You Just Have to Be There

Pending a successful fundraising push, four LMCJ scholars will go to Johannesburg, South Africa and Swaziland for a week over spring break. Having been to both places and being me, obviously I am pretty excited for them. This pieces derives from that excitement. 

Dear Young Ladies,

It’s me again. Ms. Eby. Always talking too much, doin’ too much. I’ve got more to say, got more things to do. Most importantly, we have places to go. How can I express to you the value of going somewhere new? How can I explain how much an opportunity like this will change your entire worldview, your whole perspective of your country, your limited yet honest understanding of Baltimore, your acceptance of the neighborhood you live in as “the way it is”? How on earth can I make you believe that this chance is worth every fiber of your being? That you should vibrate with anticipation for the next 4 months? That you will look at your mere existence with a critical eye when you come home? That your world will shatter and be glued back together even stronger in one fell swoop of a 747? That the most important thing you will learn is that your way, our way, the American way, is not the only way and the globe keeps spinning in places where they do not have a flusher, where they eat mush for breakfast, where they live in the shadows of trees called ceroxylon quindiuense, where they sleep on the floor with 8 family members in the same room, where they cook outside on a fire, where children chop off the heads of goats because that’s dinner tonight? That after 15 hour plane ride people still love Beyonce? And they know as much about American politics as Americans even if you never knew their country existed?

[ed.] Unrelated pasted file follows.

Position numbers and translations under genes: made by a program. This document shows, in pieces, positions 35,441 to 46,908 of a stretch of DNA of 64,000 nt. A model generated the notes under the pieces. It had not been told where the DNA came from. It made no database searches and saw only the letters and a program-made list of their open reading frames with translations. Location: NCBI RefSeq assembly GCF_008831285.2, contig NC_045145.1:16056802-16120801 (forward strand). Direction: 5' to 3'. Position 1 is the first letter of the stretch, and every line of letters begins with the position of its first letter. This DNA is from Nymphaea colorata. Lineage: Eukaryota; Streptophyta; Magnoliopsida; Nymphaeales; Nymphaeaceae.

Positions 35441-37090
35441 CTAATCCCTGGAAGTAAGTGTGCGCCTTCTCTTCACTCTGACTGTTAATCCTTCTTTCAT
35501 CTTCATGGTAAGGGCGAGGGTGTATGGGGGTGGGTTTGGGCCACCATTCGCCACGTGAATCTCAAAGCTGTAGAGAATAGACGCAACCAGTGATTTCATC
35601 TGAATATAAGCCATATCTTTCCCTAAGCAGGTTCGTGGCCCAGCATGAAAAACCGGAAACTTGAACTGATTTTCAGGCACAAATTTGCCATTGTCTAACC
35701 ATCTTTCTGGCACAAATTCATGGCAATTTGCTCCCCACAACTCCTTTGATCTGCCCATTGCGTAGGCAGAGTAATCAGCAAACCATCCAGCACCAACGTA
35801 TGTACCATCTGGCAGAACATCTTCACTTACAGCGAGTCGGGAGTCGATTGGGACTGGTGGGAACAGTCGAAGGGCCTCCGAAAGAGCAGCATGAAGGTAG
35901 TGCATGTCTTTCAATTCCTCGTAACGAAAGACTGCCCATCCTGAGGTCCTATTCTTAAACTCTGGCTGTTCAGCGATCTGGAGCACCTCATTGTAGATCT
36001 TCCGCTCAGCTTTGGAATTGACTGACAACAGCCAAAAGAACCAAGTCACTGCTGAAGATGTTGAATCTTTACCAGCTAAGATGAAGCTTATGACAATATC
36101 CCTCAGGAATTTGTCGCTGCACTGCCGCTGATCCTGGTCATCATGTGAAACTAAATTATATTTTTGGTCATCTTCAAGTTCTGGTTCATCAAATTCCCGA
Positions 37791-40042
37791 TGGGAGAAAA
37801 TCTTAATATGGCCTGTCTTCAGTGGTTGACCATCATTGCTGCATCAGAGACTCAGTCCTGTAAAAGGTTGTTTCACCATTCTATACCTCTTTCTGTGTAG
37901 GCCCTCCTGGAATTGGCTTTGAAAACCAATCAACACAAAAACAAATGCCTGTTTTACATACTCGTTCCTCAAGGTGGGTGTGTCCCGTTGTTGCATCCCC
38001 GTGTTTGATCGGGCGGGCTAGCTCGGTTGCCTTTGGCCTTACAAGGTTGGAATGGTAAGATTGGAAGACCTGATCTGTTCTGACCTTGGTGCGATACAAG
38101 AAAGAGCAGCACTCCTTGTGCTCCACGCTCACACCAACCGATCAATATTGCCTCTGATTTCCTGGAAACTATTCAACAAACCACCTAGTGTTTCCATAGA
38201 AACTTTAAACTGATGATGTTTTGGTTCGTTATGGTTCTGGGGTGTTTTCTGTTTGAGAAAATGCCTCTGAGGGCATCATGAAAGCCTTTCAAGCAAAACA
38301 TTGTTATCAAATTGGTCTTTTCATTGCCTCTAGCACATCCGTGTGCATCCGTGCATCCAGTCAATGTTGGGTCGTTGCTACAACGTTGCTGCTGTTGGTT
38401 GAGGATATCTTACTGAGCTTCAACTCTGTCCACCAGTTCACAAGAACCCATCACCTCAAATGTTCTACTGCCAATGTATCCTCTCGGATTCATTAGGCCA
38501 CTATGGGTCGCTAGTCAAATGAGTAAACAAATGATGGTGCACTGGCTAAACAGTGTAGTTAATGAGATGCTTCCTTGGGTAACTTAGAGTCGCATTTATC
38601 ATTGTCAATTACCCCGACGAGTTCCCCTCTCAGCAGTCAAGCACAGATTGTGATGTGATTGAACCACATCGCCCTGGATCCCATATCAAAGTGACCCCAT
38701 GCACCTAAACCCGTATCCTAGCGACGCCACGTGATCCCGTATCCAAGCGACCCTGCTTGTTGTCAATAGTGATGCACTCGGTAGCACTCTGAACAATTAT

Girls, you must know that travel is expensive. But more importantly, it’s priceless. I’ve been to 18 countries in 30 years and even though I know how lucky I already am, I’d go to 18 more next year if I could. By learning about others, you learn to look inward and question and say things about yourself. You feel feelings for strangers you’ve never felt before: awe, empathy, admiration, a desire to just ask questions and really look them in the eyes when they answer. You will finally put down your stupid cell phone and you’ll be so glad. Because you’ll be present. You will smell things you’ve never smelled, some you never want to stop smelling and some you wish you never smelled. You will hear songs you’ve never heard, maybe in English, maybe not. And you will see ways of life you had not imagined could be.

I wish for you and for our whole society that we valued travel, real authentic walk the streets and talk with gestures and smiles travel, search for a spot with no other tourists travel, eat things you’re not sure of travel, find the highest point in the city travel, pretend you’re a native travel, afternoon-nap-required travel, wear down your shoe soles travel, find the tiniest, friendliest restaurant travel, realize how much you have in common travel, high fives for social justice travel. I wish we valued those things more than we valued new cell phones, more than we value TV, more than our little comfort zones. I wish I remembered this all of the time too. I’ll give it a go.

 

May you

Giggle at monkeys on the tip of Gibraltar with the promise of Northern Africa in the distance,

Learn how to say “thank you” in several languages,

Know the power that rain can have in the middle of a Colombian jungle,